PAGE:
Every single one of us is capable of listening and openly sensing life. It requires us to set aside what we so righteously “know.” It requires us to be humble in those moments when we open ourselves to that life sensation. It requires us to set aside our historical and cultural knowledge so that we may be surprised by what we hear. It requires us to breathe peacefully, allowing all the troubles of our lives with the lower-case “l” to dissipate if only for those few minutes.
My suggestion is that this action is not just for one’s own well-being. It is for the global well-being also. When we open ourselves to the forthcoming message from within, we are better able to receive that message. It may help guide us to the growth we seem so ready to embrace.
Some will call this listening for the voice of God. Some will say it is the vibration of global consciousness. People will have many things to call this process. It doesn’t matter how you name it as long as you participate. When a majority of us open ourselves to this voice, we will likely hear how we fit into this important process of growth, and may even discover how we can become more actively involved in this shift.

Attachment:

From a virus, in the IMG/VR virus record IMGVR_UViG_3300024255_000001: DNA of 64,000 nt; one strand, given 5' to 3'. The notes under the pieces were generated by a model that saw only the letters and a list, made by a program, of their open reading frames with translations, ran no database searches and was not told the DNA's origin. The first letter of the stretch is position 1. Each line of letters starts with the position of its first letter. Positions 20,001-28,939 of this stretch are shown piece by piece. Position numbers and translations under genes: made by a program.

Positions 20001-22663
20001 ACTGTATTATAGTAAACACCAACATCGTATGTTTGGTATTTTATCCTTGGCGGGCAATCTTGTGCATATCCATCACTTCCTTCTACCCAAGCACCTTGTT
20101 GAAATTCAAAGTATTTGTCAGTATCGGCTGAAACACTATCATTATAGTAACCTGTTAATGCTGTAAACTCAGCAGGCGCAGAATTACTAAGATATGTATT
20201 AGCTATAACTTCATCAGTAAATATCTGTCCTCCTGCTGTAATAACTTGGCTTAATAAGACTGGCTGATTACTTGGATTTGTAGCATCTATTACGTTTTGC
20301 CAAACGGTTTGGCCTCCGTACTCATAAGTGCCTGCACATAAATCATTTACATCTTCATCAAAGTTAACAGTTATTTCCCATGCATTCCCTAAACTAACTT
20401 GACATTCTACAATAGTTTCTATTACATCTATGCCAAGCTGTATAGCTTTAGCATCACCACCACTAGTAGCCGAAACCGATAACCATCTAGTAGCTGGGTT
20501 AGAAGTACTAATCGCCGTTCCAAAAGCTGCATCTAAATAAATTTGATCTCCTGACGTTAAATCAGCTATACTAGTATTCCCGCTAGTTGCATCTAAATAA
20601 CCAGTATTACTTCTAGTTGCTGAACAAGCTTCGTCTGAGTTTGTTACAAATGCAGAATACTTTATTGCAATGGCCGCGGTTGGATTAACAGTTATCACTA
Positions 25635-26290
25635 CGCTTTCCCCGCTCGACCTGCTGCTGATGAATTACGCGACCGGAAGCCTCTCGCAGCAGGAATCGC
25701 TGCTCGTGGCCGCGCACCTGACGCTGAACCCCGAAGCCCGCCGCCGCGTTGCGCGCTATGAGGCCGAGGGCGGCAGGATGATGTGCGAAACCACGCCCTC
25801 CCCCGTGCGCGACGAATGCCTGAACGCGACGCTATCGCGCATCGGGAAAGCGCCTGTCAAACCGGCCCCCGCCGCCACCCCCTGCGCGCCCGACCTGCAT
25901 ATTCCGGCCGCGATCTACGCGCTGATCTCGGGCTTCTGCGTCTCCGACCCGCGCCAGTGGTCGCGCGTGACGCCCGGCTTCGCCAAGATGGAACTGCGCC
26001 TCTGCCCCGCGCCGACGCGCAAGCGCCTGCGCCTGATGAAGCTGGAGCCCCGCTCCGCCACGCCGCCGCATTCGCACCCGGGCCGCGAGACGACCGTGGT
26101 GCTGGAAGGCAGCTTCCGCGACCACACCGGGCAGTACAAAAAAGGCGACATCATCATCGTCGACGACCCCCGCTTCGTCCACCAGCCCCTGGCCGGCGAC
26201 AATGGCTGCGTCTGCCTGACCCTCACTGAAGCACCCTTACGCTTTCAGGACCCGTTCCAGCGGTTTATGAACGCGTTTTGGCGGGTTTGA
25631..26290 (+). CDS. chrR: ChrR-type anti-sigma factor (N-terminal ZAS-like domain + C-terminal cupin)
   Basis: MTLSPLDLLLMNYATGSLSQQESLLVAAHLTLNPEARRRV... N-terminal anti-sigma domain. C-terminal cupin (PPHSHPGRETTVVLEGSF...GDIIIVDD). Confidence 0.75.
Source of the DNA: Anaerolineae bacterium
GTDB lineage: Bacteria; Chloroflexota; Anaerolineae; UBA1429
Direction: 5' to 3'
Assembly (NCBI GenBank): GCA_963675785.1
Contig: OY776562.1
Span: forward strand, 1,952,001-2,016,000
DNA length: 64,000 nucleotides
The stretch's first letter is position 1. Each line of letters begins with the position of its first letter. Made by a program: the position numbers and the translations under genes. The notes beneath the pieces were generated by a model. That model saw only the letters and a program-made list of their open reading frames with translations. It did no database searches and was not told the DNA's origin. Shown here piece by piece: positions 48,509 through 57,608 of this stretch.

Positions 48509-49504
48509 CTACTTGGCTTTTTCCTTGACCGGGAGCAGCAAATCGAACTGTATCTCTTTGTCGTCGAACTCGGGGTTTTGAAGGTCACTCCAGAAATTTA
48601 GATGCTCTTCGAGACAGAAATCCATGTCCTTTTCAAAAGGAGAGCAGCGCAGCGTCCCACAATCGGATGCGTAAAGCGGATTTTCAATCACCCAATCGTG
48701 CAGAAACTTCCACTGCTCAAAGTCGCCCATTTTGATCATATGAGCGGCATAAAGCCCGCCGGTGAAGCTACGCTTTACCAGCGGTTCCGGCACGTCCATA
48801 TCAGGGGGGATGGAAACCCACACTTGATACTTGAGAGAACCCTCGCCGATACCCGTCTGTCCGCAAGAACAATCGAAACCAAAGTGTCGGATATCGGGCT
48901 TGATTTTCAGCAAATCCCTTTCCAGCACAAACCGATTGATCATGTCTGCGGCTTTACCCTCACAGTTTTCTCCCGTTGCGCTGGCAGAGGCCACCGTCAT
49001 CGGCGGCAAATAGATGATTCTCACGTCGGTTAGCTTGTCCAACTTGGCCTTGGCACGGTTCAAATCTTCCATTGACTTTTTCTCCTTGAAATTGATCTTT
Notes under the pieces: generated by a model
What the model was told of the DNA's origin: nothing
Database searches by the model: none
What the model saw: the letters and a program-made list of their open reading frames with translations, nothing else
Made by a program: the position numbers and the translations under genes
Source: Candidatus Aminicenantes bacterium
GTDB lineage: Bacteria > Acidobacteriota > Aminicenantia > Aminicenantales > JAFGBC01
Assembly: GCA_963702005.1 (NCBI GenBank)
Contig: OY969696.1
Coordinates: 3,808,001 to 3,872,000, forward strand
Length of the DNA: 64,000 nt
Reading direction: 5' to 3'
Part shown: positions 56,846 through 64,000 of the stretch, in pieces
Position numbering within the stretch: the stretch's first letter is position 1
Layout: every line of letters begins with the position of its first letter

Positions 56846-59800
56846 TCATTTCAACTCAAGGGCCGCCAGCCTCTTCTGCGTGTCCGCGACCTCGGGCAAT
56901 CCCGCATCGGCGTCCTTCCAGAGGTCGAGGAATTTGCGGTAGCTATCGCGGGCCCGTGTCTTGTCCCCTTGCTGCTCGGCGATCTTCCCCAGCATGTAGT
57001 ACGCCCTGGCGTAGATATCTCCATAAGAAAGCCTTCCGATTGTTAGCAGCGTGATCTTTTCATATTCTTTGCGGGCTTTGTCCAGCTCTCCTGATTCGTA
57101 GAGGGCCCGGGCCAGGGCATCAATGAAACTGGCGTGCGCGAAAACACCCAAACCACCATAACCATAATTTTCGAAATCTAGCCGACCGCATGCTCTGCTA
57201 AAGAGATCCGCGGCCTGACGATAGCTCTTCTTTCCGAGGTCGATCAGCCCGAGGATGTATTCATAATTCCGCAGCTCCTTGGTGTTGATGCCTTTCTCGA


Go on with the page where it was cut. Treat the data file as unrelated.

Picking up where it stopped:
Of course, there will be people who reply with, “Phooey!”
That’s fine. You who choose not to take part are certainly entitled to express your free will anyway you want. Those who do participate will find answers to questions we may never have known were there. We may find new ways to love and new ways to welcome others into the process.
However one chooses to look at this process, know that it is happening with or without him or her. We will see these changes happen whether we drag our feet, join hands with others who encourage this process, or simply stand by and watch.
So as we approach 2012, listen to what the wind tells you, and as you do, I wish you a happy, abundant, and productive New Year, full of unity, good health, and joy.